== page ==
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Mental health budget reflects the struggle of the last 12 months


12 May 2021 at 11:23 am
Nikki Stefanoff
Last night’s budget saw the largest ever mental health investment by a Commonwealth government


Nikki Stefanoff | 12 May 2021 at 11:23 am


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Mental health budget reflects the struggle of the last 12 months
12 May 2021 at 11:23 am

Last night’s budget saw the largest ever mental health investment by a Commonwealth government

Support for additional mental health facilities, suicide prevention programs, digital mental health services and an update to the national Aboriginal and Torres Strait Islander Suicide Prevention Strategy were all announced in last night’s budget. 

During his speech, Treasurer Josh Frydenberg announced $2.3 billion in mental health funding and flagged mental health investment as a clear national priority. Noting that suicide is the leading cause of death in Australians aged 18 to 44. 

“Everybody listening tonight knows someone struggling with their mental health,” Frydenberg said.

“Tragically, over 65,000 of our fellow Australians attempt to take their own lives each year. These are not just statistics on a page but family, friends and colleagues.”

Alongside a new National Suicide Prevention Office and the establishment of a Royal Commission into Defence and Veterans Suicide was a new Head to Health national network of 40 centres. 

Highlights of the budget included:  

  • $31.2 million to pilot a national Distress Intervention program and to develop accreditation and  standards for safe spaces
  • $46.6 million for parenting programs
  • $79 million to implement key initiatives under the Aboriginal and Torres Strait Islander Suicide Prevention Strategy
  • $3.1 million to boost the peer support workforce and offer up to 390 peer work scholarships 
  • $117.2 million for a national database focusing on service delivery, performance and outcomes.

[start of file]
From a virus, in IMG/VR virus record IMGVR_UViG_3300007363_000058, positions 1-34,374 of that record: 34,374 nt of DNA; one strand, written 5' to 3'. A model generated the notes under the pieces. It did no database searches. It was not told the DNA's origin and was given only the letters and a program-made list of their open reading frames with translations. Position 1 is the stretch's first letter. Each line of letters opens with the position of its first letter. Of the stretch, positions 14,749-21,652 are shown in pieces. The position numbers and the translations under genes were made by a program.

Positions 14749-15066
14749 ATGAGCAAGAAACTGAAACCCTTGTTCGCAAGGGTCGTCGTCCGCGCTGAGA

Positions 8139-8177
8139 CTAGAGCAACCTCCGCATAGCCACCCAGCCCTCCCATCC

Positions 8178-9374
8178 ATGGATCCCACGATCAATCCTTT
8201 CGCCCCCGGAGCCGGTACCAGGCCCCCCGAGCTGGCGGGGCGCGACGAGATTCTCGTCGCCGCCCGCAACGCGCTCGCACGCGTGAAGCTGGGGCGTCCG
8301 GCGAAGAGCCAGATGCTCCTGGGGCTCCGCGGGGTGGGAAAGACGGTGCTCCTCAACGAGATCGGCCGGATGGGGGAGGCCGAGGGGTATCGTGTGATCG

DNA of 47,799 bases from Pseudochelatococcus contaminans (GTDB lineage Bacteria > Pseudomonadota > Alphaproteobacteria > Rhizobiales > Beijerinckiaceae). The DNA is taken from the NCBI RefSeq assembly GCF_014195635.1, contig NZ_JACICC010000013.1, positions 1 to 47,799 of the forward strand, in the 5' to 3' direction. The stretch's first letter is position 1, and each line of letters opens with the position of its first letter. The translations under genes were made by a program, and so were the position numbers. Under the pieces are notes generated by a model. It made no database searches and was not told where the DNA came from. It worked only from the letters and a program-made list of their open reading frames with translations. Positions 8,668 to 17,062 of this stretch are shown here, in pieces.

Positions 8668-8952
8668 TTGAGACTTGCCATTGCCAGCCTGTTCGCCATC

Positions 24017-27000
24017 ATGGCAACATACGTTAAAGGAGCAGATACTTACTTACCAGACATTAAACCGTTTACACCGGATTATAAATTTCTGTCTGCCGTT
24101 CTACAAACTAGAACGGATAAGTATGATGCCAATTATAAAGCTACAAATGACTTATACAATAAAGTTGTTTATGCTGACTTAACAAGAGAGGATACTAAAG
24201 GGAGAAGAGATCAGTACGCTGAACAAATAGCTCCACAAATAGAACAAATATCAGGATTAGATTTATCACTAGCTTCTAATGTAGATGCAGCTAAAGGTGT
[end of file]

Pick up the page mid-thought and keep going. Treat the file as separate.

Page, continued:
During his speech, Frydenberg announced support for more Headspace centres and an expansion of the model to those aged over 25.

Headspace CEO Jason Trethowan welcomed the announcement. He said that the budget was an acknowledgment of the work Headspace does to offer a safe and trusted entry point for young people seeking help. 

“The past 12 months have no doubt been some of the most difficult for many young people. It’s not surprising that we’ve seen an increase in need across all parts of the mental health system,” Trethowan said.

He said that while it was promising to see more young people reaching out for support, the workforce simply isn’t available to meet their needs.

“We welcome the government’s commitment to strengthen workforce and governance arrangements by increasing the number of nurses, psychologists, and allied health practitioners in mental health settings through scholarships and clinical placements,” he said. 

More communities will soon have access to youth mental health services with Frydenberg also announcing upgrades of existing headspace satellite services in communities and 10 new Headspace centres to grow the Headspace network to 164 locations and support more young people closer to home.

“We know increased investment in early intervention is key to supporting young people’s mental health. We commend the federal government for its continued commitment to mental health in Australia and their trust in Headspace as a safe and inclusive space for all young people,” Trethowan said.

Post COVID-19 support

Mission Australia CEO James Toomey said that while they were encouraged by the government’s investment in supporting mental health he hoped to see that support continue post-pandemic.

“Even before COVID-19, the prevalence of mental health concerns among young Australians was profoundly concerning,” Toomey said. 

“Although a significant amount of funding has been devoted to mental health in response to COVID-19, ongoing need is anticipated and funding must keep up with demand. The estimated investment needed to address the immediate impacts of COVID-19 on Australia’s mental health and contribute to the longer-term task of ongoing national mental health reform is $3.7 billion over four years,” he said. 

A commitment to mental health and suicide prevention

The budget announcement was welcomed by Beyond Blue chair, Julia Gillard AC, who said that the universal aftercare package was a significant investment that, subject to state and territory co-investment, would provide crucial support to everybody who is discharged from hospital after a suicide attempt. 

“This is something Beyond Blue and many others have advocated for over many years,” Gillard said. 

Beyond Blue CEO Georgie Harman agreed and thanked the government for extending Beyond Blue’s core funding for four years. 

“This is a substantial down payment to begin to build a mental health system for all,” Harman said.  

“We are extremely thankful for the certainty provided by the government’s commitment to support our core work through to 2025, which means we can plan ahead with greater confidence in serving the community.”


Nikki Stefanoff  |  Journalist  |  @ProBonoNews

Nikki Stefanoff is a journalist at Pro Bono News covering the social sector.

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